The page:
- Consumed several hundred EXTRA calories
- Sent her sponsor a draft scope document and sent her business analyst a vendor contract (which was meant for her sponsor)
- Unknowingly agreed to participate in a presentation during her vacation
- Unwittingly increased the actual time a team members task would take from 3 hours to 4 hours
Wow, that’s not such a great day. I am sure you hope that this is not typical for Joan or if it is, I am sure you are glad you do not work with her! But the truth is this might be typical for Joan and many others like her and if you do not work with her, you might actually BE her. You see Joan spends a great deal of her time multitasking. She feels a great deal of pressure to complete all kinds of tasks simultaneously. The end result is not always as productive or beneficial as you may think.
On this particular day Joan had participated in a virtual meeting during the middle of the day. Although Joan was required to attend this meeting, she was not the facilitator and so she participated in the meeting while doing other things. Just before the meeting began Joan ran out and bought herself a treat, fried zucchini and a chocolate shake. She decided she would only eat half of zucchini and drink half of the shake.
While the meeting progressed, Joan sipped on the shake and reached into the bag of fried zucchini to munch. (She kept herself muted unless she needed to speak, so nobody heard her chewing and slurping.) She realized that she owed her business analyst the draft scope document and she also needed to forward a contract on to her sponsor. As she was attaching the scope document to the email to her business analyst, she heard the meeting facilitator call her name.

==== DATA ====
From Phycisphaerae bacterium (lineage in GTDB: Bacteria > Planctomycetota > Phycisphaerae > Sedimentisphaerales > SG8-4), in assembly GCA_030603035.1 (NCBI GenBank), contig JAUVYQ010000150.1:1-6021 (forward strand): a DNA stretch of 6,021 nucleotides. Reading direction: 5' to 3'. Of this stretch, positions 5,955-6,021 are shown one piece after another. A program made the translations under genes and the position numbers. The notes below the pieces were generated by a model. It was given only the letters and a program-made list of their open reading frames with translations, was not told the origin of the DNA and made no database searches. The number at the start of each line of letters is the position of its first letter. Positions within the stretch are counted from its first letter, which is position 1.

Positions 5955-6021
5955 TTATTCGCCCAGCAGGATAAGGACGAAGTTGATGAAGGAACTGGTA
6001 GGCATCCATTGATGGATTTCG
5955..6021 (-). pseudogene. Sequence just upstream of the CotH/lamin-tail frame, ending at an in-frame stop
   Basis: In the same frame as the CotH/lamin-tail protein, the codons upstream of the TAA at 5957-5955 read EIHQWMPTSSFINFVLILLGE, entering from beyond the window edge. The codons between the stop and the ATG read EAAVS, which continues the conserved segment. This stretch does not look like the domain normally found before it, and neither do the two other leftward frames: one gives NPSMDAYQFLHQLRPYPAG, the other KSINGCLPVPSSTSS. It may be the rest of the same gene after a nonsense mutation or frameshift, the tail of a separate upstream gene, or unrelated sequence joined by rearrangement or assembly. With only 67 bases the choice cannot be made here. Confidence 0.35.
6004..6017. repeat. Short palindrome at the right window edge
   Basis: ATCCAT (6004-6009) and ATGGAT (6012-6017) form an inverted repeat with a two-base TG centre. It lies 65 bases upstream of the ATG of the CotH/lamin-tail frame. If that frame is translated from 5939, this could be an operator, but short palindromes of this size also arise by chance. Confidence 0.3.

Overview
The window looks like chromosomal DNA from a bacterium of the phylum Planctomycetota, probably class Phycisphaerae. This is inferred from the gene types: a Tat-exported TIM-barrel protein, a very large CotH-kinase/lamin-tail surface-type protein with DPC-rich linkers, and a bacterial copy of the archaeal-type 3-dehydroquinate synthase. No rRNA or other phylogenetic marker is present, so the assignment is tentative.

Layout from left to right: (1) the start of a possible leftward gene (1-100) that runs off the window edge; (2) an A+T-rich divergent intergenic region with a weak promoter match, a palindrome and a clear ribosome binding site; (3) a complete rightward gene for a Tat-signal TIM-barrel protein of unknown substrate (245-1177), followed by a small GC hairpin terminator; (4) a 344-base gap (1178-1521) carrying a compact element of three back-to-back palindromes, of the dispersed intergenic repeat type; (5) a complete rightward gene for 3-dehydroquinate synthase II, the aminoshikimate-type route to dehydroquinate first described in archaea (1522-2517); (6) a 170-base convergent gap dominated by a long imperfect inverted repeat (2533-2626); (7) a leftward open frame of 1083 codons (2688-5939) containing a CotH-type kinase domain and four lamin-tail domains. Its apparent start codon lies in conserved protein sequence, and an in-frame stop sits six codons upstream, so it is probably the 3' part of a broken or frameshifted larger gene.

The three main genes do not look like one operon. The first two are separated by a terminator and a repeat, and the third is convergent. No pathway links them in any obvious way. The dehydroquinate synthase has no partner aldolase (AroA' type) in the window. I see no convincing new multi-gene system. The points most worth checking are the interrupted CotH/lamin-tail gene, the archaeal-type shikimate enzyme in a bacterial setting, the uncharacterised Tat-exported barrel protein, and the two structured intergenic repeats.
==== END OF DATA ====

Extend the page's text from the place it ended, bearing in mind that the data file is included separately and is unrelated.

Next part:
Joan unmuted herself and responded, “Yes?” The meeting facilitator said, “Joan, are you saying yes this is OK with you?” Not wanting to admit that she had not been paying attention Joan said, “Yes.” She decided she could figure out what she had agreed to later. What Joan had agreed to was to participate in a presentation next week. This could have worked out well, except that Joan was going to be on vacation. After the exchange with the meeting facilitator, Joan once again put herself on mute, reached for more fried zucchini and attached the contract to the email to her business analyst and the scope statement to the email to her sponsor. The meeting concluded and Joan looked down and realized that she had finished ALL of the fried zucchini and the entire chocolate shake.
Joan did not have too much time to contemplate the calories she had just accidentally consumed, she had to go visit some of her team members and redirect their work efforts. She needed them to stop what they were working on immediately and then redirect their attention to something which was a higher priority. She felt a bit guilty about this as this was the second time that day that she would ask them to change direction. However, her guilt quickly changed to annoyance when one of her team members looked at her and said, “Don’t you realize that every time you ask us to start something, then stop it, then restart it again, that you cost us time? Did you know that each time we start a task over again, it takes time for us to get back on track?”
Joan looked at him and said, “Around here the efficient employees like myself learn how to multitask, you better do the same.” She did not even comprehend the irony of her words.